Graphene-based amperometric and field-effect biosensing with supramolecular protein complexes
Alshammari, A., Posner, M., Jones, G., Upadhyay, A., Bagby, S., Ilie, A. and Estrela, P., 2011. Graphene-based amperometric and field-effect biosensing with supramolecular protein complexes. In: Electrochem 2011, 2011-09-05 - 2011-09-06, Bath.
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Graphene is one of the most promising materials for future nanoelectronic devices and a prime target for the electronics industry. Graphene can be employed in electronic devices such as atomically thin transistors, electronic waveguides, and is likely to lead to sensitive chemical and biological sensors. In fact, graphene has shown extreme (down to single-molecule) sensitivity to environmental changes. Progress in its synthesis now allows its growth on large areas, thus making it a potentially superior candidate for biosensing interfaces. Here we are exploring graphene as a surface for enzyme immobilisation and activity detection. Protein immobilisation is central to the development of new bio-assays or sensing platforms as it is directly linked to such issues as protein conformation and subsequently to whether they remain active or not after immobilisation. The 2-oxo acid dehydrogenase protein complex (2-OADHC) is one of the largest enzyme complexes, which is central to energy metabolism. It consists of a dihydrolipoyl acetyl-transferase (E2) protein core, on which 2-oxo acid decarboxylase (E1) and dihydrolipoamide dehydrogenase (E3) proteins bind non-covalently, but specifically. In this work we succeeded in immobilising both the E2 monomer and E2 supramolecular complexes directly onto the graphene surface, upon which the whole 2-OADHC complex can be assembled. The immobilisation of the proteins was studied by atomic force microscopy, while the retention of their activity was tested through their redox electron transfer to the graphene. Binding of the whole complex was detected by amperometric and field-effect sensing. The immobilisation onto graphene of a large, complex in structure, multi-function protein offers extensive flexibility for tailoring protein-protein interactions and resulting functions. The thermostable E2 protein constitutes a model system for scaffolding of complex, multidomain protein systems, which can be detected using graphene-based biosensors.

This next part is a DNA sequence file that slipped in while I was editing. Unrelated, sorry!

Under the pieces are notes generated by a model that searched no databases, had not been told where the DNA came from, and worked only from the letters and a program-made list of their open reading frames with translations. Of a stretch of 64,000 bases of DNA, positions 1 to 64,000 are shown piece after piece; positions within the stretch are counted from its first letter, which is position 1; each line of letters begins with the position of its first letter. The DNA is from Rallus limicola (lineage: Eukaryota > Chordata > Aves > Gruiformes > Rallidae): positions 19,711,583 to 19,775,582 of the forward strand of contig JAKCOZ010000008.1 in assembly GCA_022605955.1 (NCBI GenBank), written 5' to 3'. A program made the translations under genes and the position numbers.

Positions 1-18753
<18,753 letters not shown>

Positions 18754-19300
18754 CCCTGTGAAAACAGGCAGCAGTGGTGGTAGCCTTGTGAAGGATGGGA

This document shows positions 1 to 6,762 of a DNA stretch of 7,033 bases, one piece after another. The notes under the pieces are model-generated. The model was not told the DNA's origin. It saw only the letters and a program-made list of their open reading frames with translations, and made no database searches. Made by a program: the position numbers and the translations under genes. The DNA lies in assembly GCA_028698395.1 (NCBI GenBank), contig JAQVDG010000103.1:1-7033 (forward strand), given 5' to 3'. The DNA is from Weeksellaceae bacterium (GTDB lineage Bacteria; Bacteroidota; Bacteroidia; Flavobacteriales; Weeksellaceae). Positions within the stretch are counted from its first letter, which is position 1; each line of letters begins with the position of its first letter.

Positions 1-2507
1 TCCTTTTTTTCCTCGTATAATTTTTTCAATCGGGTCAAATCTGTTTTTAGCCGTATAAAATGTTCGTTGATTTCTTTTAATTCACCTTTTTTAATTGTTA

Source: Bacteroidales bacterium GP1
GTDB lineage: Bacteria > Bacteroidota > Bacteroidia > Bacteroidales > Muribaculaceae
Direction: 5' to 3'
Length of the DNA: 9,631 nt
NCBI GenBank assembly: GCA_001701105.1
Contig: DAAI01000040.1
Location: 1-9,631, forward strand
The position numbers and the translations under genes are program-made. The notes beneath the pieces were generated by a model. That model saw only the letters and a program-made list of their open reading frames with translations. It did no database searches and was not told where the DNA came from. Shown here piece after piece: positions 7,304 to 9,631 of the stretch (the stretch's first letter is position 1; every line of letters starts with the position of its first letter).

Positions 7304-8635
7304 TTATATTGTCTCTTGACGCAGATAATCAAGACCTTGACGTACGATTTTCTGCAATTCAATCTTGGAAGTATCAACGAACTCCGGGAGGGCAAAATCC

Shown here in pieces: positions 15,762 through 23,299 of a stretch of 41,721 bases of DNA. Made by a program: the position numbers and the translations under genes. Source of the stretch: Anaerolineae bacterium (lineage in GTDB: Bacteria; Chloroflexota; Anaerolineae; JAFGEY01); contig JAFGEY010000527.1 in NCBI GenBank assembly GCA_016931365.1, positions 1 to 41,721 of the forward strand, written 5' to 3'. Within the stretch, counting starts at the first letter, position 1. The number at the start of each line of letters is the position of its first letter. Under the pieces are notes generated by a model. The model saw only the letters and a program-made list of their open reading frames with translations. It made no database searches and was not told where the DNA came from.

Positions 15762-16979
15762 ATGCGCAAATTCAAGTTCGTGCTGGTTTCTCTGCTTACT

|Item Type||Conference or Workshop Items (Poster)|
|Creators||Alshammari, A., Posner, M., Jones, G., Upadhyay, A., Bagby, S., Ilie, A. and Estrela, P.|
|Departments||Faculty of Engineering & Design > Electronic & Electrical Engineering|
Faculty of Science > Physics
Faculty of Science > Biology & Biochemistry
|Research Centres||Centre for Advanced Sensor Technologies (CAST)|
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